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X-ray shield lets researchers look in worms for cancer clues

Every day, millions of stem cells zip around our bodies, creating new tissue and helping our organs function correctly. But when one of these cells travels somewhere it's not supposed to go, the result can lead to a tumor. So studying just how these vital cells move is a critical step to understanding cancer. Researchers at the University of Oxford have just provided a window into this process by building a machine that beams flatworms with x-rays that kill just enough stem cells to allow the others to move freely around while being tracked.
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Color-changing tattoos monitor blood glucose at a glance

Tattoos are fast becoming more than just a means of self-expression: soon they could be used for more practical applications, like tracking blood alcohol levels or turning the skin into a touchscreen. Now, a team from Harvard and MIT has developed a smart ink that could make for tattoos that monitor biometrics like glucose levels, and change color as a result.

Currently, bodily biomarkers can be monitored through a wardrobe-load of wearables, but they usually need batteries for power and wireless communication systems to transmit data. Using biosensitive inks (bio-inks), the Harvard and MIT design is self-contained, and since it works on simple chemical reactions it doesn't require power for any data processing or transmission.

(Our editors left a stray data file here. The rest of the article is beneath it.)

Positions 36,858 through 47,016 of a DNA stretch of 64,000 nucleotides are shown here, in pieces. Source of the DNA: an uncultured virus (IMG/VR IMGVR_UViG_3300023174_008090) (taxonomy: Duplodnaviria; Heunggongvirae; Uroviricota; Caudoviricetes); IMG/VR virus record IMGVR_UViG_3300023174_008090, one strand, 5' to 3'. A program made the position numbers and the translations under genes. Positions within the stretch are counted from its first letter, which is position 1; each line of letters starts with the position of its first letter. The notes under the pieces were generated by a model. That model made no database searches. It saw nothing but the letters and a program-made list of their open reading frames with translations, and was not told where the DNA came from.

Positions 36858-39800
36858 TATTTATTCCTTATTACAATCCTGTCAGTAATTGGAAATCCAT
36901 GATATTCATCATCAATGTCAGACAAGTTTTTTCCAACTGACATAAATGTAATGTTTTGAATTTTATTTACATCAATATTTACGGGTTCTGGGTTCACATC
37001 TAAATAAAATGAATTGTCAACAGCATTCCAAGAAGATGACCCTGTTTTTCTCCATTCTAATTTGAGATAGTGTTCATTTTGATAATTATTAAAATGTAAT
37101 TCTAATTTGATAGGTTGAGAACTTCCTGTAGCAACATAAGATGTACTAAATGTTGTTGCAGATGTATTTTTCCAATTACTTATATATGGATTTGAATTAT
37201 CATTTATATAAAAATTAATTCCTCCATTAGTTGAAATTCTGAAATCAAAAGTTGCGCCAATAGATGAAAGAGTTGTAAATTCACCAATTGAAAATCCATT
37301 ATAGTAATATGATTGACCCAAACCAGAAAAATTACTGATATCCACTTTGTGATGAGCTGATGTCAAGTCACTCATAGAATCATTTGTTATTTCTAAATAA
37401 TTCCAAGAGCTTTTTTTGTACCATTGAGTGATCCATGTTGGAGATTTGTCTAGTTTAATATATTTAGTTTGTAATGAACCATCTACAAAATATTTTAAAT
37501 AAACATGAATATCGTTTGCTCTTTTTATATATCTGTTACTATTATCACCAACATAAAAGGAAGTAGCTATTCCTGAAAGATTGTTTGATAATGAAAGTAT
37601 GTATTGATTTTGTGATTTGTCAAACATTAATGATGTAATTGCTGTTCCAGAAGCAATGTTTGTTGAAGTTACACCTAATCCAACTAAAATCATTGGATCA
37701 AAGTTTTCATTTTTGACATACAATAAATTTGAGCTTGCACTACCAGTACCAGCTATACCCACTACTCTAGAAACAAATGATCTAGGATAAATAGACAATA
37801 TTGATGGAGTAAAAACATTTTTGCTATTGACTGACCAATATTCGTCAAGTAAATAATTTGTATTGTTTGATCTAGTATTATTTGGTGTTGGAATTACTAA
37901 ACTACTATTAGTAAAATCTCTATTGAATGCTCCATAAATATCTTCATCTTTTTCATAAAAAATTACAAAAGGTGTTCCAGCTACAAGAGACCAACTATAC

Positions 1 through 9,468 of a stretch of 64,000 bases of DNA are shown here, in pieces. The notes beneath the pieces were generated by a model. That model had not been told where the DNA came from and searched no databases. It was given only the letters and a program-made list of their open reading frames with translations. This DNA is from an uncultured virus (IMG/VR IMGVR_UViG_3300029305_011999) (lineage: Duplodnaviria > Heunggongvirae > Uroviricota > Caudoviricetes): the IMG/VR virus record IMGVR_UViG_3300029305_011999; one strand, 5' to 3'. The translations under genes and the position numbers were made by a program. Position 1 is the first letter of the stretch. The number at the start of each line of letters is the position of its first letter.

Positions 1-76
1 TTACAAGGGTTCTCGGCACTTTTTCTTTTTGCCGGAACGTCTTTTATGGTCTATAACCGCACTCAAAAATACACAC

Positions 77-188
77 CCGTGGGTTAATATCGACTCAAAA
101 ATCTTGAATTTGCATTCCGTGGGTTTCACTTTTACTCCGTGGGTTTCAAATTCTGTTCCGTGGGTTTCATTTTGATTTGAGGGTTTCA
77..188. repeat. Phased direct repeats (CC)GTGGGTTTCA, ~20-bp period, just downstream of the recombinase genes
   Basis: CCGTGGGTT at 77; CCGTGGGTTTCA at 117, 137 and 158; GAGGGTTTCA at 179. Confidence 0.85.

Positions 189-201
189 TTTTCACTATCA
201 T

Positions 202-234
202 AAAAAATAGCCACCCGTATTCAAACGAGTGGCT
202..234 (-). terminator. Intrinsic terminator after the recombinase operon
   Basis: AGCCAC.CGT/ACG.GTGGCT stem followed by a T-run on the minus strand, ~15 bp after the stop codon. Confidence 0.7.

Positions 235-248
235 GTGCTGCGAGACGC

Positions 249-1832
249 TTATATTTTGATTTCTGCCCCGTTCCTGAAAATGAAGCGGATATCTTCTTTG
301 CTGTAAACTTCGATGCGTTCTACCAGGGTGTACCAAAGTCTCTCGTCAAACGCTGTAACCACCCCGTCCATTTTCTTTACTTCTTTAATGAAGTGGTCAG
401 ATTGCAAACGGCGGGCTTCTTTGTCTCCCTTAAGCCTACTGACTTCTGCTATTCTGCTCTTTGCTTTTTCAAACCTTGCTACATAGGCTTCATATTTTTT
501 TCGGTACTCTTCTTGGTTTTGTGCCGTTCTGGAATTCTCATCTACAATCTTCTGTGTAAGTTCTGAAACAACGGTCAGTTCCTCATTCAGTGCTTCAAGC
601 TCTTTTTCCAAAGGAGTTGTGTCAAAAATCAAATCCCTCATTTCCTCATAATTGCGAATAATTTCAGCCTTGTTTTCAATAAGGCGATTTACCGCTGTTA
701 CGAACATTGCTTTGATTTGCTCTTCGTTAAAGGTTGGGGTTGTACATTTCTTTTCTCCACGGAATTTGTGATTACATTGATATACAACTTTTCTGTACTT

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Neuroscientists restore vegetative-state patient’s consciousness with vagus nerve stimulation | KurzweilAI

Neuroscientists restore vegetative-state patient’s consciousness with vagus nerve stimulation | KurzweilAI | Longevity science | Scoop.it
A 35-year-old man who had been in a vegetative state for 15 years after a car accident has shown signs of consciousness after neurosurgeons in France implanted a vagus nerve stimulator into his chest — challenging the general belief that disorders of consciousness that persist for longer than 12 months are irreversible.